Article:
Once the build was complete, [Renaud] put together some software to make sense of the data. Though a bit short on details, we hope this build will inspire you to make your own spectrometer, and document it on of course.

ZX Spectrum Turned Into A USB Keyboard


They’re a little hard to find in the US, but the ZX Spectrum is right up there with the Commodore 64 and the Atari 8-bit computers in England. [Alistair] wanted to recreate the feeling of sitting right in front of the TV with his Speccy, leading him to create the ZX Keyboard, a Spectrum repurposed into a USB keyboard.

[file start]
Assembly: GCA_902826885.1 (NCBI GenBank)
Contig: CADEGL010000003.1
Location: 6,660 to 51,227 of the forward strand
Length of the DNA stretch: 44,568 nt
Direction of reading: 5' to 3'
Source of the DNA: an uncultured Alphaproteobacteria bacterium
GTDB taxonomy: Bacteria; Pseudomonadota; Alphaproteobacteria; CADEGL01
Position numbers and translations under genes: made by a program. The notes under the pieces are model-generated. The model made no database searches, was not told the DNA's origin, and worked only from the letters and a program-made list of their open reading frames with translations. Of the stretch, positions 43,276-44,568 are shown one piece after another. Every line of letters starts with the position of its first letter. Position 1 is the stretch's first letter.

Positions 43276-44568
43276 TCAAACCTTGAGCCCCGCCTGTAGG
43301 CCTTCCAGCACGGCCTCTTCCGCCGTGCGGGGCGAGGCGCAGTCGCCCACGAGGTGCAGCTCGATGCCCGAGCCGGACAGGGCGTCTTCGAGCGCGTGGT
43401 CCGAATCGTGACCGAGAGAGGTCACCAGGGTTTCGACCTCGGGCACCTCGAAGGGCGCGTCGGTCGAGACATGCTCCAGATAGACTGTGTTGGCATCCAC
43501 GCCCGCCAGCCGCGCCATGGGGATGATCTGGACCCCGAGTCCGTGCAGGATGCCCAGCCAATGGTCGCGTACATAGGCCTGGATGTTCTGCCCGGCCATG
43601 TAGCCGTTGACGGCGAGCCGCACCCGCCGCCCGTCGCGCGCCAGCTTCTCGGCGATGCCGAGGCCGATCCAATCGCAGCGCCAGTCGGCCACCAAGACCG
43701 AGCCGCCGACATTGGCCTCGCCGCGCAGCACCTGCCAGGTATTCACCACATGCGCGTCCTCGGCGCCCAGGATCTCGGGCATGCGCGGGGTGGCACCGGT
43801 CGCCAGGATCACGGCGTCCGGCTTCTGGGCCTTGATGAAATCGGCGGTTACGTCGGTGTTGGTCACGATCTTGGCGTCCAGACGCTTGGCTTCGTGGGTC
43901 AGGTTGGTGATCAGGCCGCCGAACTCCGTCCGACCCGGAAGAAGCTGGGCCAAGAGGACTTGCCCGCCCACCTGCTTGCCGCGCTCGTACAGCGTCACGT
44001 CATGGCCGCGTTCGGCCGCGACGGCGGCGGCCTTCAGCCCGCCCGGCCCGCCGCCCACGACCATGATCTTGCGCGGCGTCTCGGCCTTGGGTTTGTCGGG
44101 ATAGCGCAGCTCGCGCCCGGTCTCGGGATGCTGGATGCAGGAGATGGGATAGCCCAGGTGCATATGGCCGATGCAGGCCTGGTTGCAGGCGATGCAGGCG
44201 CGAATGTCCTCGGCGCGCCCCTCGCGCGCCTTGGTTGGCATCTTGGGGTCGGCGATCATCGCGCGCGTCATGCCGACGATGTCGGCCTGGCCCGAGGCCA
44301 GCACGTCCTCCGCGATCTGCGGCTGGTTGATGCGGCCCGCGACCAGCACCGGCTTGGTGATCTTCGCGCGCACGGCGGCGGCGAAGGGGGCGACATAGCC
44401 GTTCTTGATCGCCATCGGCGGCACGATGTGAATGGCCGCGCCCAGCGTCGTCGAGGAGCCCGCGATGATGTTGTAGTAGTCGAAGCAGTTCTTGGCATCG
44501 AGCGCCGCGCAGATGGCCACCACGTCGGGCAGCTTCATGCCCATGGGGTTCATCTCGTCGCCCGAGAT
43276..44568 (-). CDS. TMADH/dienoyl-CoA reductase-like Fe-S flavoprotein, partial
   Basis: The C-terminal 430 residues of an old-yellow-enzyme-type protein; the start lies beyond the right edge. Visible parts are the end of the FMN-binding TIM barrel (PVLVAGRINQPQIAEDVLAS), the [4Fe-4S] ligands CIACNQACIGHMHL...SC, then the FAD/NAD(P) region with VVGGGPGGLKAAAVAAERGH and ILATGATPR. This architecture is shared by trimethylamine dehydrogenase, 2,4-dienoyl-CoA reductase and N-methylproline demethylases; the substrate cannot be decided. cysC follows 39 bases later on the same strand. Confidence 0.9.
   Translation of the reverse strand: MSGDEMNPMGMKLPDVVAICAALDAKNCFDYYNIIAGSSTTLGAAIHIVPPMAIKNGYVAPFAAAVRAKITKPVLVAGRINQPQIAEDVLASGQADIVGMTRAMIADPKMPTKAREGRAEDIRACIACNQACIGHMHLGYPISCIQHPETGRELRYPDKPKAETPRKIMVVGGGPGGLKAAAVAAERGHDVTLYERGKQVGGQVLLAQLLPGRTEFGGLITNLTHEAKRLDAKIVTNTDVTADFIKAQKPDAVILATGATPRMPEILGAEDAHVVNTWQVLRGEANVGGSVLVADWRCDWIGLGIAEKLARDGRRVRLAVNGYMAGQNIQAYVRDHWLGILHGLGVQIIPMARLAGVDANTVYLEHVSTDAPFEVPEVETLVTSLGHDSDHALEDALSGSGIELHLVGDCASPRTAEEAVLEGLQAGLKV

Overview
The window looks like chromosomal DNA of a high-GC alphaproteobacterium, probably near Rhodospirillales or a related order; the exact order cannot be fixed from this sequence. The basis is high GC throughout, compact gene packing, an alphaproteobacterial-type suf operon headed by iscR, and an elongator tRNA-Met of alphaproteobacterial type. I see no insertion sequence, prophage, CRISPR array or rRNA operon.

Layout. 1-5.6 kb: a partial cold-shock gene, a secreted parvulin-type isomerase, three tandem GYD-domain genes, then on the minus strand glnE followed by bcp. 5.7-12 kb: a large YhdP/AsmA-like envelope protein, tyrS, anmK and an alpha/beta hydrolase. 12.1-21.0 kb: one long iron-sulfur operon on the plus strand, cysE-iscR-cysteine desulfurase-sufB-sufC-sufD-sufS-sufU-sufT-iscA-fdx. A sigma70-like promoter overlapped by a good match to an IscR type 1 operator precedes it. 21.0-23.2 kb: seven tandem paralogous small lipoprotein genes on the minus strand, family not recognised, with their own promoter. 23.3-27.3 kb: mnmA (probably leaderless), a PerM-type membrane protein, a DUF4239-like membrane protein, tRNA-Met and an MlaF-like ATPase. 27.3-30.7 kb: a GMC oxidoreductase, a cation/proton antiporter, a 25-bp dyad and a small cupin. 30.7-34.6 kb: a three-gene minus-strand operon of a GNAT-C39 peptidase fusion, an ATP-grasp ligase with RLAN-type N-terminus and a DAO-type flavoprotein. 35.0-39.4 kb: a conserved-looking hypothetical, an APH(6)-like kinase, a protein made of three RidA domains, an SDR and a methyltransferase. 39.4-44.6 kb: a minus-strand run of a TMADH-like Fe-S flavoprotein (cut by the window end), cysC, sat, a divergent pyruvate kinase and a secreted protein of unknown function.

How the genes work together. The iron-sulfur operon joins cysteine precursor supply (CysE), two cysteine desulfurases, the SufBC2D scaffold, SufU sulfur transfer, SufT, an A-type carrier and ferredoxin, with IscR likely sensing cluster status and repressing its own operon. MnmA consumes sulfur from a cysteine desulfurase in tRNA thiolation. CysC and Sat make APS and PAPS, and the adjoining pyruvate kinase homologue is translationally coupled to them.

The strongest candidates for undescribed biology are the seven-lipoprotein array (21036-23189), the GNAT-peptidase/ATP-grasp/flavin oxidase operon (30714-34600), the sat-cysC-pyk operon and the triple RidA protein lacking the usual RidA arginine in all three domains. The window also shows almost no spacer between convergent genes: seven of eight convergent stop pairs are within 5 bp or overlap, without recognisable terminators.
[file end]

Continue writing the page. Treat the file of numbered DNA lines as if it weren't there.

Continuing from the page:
While most projects that take an old key matrix and turn it into a USB keyboard use the TMK firmware, [Alistair] wanted to flex his programming muscles and wrote the firmware from scratch. It runs on an Arduino Pro Mini, scanning the matrix of five columns and eight half rows to turn combinations of keypresses into an astonishing number of commands, given the limited number of keys on the ZX.

The firmware is available on [Alistair]‘s repo, available to anyone who doesn’t want to pay the £50 a new ZX Spectrum keyboard will cost. As far as the usability of a Spectrum keyboard goes, at least [Alistair] didn’t have an Atari 400 sitting in the attic.